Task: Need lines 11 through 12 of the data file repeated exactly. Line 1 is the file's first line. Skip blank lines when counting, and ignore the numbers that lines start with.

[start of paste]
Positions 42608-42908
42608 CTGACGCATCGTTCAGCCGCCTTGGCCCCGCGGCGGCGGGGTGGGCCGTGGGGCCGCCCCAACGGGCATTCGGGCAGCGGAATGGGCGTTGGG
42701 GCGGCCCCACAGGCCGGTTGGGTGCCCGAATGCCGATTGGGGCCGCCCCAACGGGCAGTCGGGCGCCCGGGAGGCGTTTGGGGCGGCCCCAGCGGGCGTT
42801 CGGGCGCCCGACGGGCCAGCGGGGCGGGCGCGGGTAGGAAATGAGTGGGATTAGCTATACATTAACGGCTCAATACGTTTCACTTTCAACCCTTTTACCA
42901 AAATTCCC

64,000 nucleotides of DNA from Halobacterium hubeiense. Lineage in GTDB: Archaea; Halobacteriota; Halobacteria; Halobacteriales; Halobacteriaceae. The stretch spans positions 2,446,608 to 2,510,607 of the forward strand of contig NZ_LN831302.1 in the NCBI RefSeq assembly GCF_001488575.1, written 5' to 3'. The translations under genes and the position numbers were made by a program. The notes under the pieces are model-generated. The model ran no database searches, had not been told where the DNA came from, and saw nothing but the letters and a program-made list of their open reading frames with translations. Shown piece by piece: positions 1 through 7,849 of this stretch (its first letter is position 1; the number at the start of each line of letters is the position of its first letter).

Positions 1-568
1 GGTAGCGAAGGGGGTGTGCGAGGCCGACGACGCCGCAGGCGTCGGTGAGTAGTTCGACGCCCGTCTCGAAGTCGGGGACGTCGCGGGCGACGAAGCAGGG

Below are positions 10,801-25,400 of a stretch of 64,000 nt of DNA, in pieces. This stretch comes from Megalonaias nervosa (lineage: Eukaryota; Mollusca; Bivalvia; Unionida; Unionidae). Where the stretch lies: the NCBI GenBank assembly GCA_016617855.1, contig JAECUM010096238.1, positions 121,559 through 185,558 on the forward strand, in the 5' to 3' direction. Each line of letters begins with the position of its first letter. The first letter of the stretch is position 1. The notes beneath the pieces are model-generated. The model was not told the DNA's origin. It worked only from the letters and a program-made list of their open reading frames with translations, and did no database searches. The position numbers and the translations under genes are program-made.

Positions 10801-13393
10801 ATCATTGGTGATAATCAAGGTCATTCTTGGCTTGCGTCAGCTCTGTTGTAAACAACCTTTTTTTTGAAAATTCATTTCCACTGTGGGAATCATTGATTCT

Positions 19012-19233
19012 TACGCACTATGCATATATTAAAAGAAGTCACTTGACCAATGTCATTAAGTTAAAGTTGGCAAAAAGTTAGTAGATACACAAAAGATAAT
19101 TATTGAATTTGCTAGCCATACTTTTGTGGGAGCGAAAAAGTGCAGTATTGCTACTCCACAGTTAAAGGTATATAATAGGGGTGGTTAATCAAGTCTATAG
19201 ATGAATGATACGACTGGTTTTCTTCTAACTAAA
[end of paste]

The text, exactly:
10801 ATCATTGGTGATAATCAAGGTCATTCTTGGCTTGCGTCAGCTCTGTTGTAAACAACCTTTTTTTTGAAAATTCATTTCCACTGTGGGAATCATTGATTCT

Positions 19012-19233